On Monday, News 95.7 talk show host Andrew Krystal invited listeners to weigh in on that hoary old chestnut: Another kerfuffle over another plan to wipe out another view of Halifax Harbour from Citadel Hill.

 

I didn’t catch much during my commute, but I did hear Krystal noting that one listener said he had recently been to Calgary and witnessed a kazillion construction cranes rising up into the Big Sky from the thumping, entrepreneurial heart of Calgary’s build-it-and-they-will-come downtown. In Calgary, he claimed, he hadn’t heard one single, limp-wristed eco-preservationist freak protesting.

 

Uh … that’s the point.

 

Calgary has no views worth preserving (save of the far-off foothills of the Rockies, which are probably best seen from higher elevations anyway).

Halifax does.

The fact we can still wander a livable city with its eclectic mix of old and new, walkable waterfront and, yes, even a few reach-for-the-sky downtown office towers that, thankfully, aren’t the only places from which we can view the harbour, is a tribute to our eco-preservationist freaks. Long may they complain.

During the 1960s and early ’70s, they waged a determined, multi-fronted campaign to save the city’s historic waterfront from the wrecker’s ball, stop big-dreaming bureaucrats from driving an eight-lane expressway through downtown and, in the process, protected iconic views of the harbour from historic Citadel Hill.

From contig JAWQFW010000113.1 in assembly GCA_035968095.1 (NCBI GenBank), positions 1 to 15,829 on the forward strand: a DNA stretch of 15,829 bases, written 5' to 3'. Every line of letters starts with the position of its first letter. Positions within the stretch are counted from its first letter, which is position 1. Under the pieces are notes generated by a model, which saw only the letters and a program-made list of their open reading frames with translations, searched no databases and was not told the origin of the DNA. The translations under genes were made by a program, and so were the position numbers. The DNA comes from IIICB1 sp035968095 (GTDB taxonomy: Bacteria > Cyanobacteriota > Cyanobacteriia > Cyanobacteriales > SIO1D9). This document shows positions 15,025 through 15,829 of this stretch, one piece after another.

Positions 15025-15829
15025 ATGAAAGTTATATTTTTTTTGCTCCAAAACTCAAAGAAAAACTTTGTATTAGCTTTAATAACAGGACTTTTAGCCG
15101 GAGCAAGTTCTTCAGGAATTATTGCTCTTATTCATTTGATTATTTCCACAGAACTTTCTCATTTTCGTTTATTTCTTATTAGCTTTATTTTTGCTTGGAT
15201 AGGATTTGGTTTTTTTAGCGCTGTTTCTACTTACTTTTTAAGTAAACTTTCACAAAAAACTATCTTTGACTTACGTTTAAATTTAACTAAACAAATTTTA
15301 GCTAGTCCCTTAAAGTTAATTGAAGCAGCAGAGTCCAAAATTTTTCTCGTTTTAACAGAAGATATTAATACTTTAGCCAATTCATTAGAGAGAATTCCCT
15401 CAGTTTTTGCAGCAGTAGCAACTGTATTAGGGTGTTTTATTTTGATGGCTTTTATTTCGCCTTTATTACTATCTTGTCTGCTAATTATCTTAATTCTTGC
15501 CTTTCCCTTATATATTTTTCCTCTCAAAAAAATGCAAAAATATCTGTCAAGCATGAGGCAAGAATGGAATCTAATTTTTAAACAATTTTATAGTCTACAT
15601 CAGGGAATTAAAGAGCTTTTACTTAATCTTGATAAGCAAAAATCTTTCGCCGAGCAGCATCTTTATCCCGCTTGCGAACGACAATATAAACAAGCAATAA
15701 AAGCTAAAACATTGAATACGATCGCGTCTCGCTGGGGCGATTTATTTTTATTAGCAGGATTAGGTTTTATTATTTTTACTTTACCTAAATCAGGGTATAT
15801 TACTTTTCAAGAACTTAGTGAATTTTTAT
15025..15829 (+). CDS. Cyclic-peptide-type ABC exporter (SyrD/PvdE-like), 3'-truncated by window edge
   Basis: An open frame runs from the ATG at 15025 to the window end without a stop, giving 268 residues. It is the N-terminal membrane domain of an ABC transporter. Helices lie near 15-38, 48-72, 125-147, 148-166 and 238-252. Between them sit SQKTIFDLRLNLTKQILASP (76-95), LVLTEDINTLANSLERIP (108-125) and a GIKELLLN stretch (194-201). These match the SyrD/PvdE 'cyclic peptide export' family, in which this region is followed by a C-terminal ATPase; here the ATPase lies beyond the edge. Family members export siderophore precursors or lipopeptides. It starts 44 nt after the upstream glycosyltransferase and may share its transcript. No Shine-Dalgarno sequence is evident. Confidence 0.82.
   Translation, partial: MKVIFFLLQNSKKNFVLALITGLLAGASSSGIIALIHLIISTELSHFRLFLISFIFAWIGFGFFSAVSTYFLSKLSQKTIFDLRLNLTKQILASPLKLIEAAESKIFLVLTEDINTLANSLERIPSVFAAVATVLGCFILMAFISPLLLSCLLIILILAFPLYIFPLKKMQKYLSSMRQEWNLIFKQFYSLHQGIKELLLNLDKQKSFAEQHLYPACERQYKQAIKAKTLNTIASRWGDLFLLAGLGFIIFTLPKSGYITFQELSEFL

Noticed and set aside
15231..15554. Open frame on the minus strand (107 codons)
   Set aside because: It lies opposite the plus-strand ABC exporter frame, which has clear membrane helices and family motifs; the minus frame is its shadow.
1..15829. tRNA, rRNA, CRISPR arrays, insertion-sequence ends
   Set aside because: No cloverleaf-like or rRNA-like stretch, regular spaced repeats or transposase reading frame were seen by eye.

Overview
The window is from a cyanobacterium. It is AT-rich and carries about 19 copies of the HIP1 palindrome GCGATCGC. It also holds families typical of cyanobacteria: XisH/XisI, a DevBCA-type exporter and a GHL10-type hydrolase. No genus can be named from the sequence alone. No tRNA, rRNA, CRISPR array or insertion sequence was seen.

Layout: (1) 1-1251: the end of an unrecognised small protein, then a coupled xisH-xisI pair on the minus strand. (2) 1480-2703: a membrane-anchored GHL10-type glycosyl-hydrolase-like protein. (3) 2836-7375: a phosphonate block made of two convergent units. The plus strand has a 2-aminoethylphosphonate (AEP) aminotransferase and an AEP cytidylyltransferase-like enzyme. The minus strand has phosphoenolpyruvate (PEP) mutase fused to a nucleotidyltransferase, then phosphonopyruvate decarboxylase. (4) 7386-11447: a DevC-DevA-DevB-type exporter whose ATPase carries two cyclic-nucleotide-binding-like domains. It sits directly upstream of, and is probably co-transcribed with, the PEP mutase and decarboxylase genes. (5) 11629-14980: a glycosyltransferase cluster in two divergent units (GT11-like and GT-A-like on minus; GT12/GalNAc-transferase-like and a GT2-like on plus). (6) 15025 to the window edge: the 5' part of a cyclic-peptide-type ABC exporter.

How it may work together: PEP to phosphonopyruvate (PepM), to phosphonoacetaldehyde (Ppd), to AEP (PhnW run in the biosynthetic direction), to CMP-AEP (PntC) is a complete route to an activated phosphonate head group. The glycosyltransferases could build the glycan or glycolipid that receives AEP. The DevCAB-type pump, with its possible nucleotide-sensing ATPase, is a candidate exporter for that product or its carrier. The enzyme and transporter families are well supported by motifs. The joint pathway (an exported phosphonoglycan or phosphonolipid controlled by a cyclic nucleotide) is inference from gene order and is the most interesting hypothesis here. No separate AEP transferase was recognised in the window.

In January 1974, Halifax City Council unanimously approved a motion protecting 10 views from the Citadel affecting 300 acres of prime downtown real estate.

“In the larger sense,” author and activist Elizabeth Pacey wrote, “the decision represented a sweeping achievement in the pioneer field of environmental protection legislation.”

But not a permanent one.

Thanks to a Mack Truck-opening in Halifax’s new HRMbyDesign strategy, developers propose to build a $300-million downtown convention centre on the former Halifax Herald and Midtown Tavern lands, complete with a sky-jutting 14-storey office tower and 18-storey hotel.

Those structures, say members of the Coalition to Save the View from Citadel Hill, will almost completely obliterate the view of George’s Island from the Citadel. Their website offers a Photoshopped illustration of the result. It isn’t pretty.

One doesn’t have to want Halifax’s downtown to be trapped forever in Paleolithic splendour to wonder why we need another hotel and office tower smack in the middle of a significant viewplane when there are plenty of already-approved-but-unbuilt projects downtown that would not wipe out a view that won’t be replaced.

Stephen Kimber, the Rogers Communications Chair in Journalism at the University of Kings College, is the author of eight books.